Animals and Tourism edited by Kevin Markwell was published earlier this month and offers a fascinating insight into the relationships between tourists and animals.
Most of us can probably remember an encounter we’ve had with some kind of animal while on holiday. Maybe it was watching in amazement at a humpback whale launching its massive bulk out of the ocean or admiring a flamboyantly coloured parrot dodging the trunks of trees as it flew, unerringly, through an otherwise verdant rainforest. Perhaps it was simply an exotic looking butterfly, delicately landing on some equally exotic tropical flower in the garden of a resort you might have been staying at.
When you start to think more deeply, you soon realise that animals are incorporated into many of our tourism experiences; sometimes willingly, other times, not so willingly. They entertain us at tourist attractions such as zoos and aquaria; they provide transport at some destinations; most of us eat them as part of the local cuisine; we photograph them; we buy souvenirs that look like (or in some cases, are made from) them; and increasingly, many of us are taking our own cats and dogs with us while on holidays.
And not to forget the animals that annoy and irritate us such as mosquitoes and midges, ticks, and centipedes, and those which may present a threat to our safety – scorpions and venomous snakes as well as lions and tigers and bears. Oh my!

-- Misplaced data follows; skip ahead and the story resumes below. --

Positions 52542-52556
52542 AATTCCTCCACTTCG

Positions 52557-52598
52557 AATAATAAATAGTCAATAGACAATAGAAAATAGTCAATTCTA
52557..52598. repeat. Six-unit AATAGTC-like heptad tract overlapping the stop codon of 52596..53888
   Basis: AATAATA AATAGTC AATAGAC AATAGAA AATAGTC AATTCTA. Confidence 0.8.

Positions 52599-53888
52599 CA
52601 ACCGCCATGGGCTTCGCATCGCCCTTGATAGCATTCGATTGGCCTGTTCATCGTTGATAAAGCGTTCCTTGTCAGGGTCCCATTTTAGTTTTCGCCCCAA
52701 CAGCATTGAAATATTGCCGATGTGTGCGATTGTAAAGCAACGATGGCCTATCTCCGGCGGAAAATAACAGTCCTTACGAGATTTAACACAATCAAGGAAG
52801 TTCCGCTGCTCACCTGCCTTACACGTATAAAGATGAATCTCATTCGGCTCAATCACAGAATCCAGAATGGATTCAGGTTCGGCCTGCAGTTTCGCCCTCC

The book, Animals and Tourism: Understanding Diverse Relationships, emerged from a growing interest, which many scholars now share, in understanding critically the dynamics of our relationships with non-human animals. These relationships are often contradictory, ambiguous, inconsistent, and, increasingly, contested. The tourism arena is an ideal place to place these relationships under scrutiny because of the variety of relationships that exist.
I was fortunate enough to be joined in this book project by 22 well-qualified authors who contributed 16 chapters which I then organised into three themes: ethics and animal welfare, conflict, contradiction and contestation and shifting relationships. The topics that the book covers are quite varied and chapters cover issues like the ethical implications of the use of animals such as elephants and killer whales in tourism performances or as hunting targets, the paradoxes associated with eating ‘game meat’ within the context of safari tourism, conflicts between various stakeholders in bird-watching tourism, the potential of the creepy crawlies, insects and spiders as tourist attractions and the ramifications of travelling with a pet dog, among others. Case studies and examples are drawn from all over the world including Australia, Brazil, Hawaii, Papua New Guinea, Africa and the US.
I think the book sheds light on a number of important issues. There is a tendency in tourism to think of animals as ‘products’ or ‘commodities’ that are made available for our touristic pleasure and enjoyment. The interests of the animal are often regarded very much as secondary to the interests of the paying tourist. Often tourists are unaware of these issues and in doing so, maintain a market for performing elephants or photographic opportunities with gibbons and pythons. Yet, there are also examples where tourism can play a positive role in the conservation of species and we must not lose sight of this capacity of tourism to contribute to conservation and education.
Animals and Tourism aims to make a contribution to a better understanding of the intersections of animals and tourism, but as will be made clear in the book, there is still so much more to understand!
For further information about the book please see our website.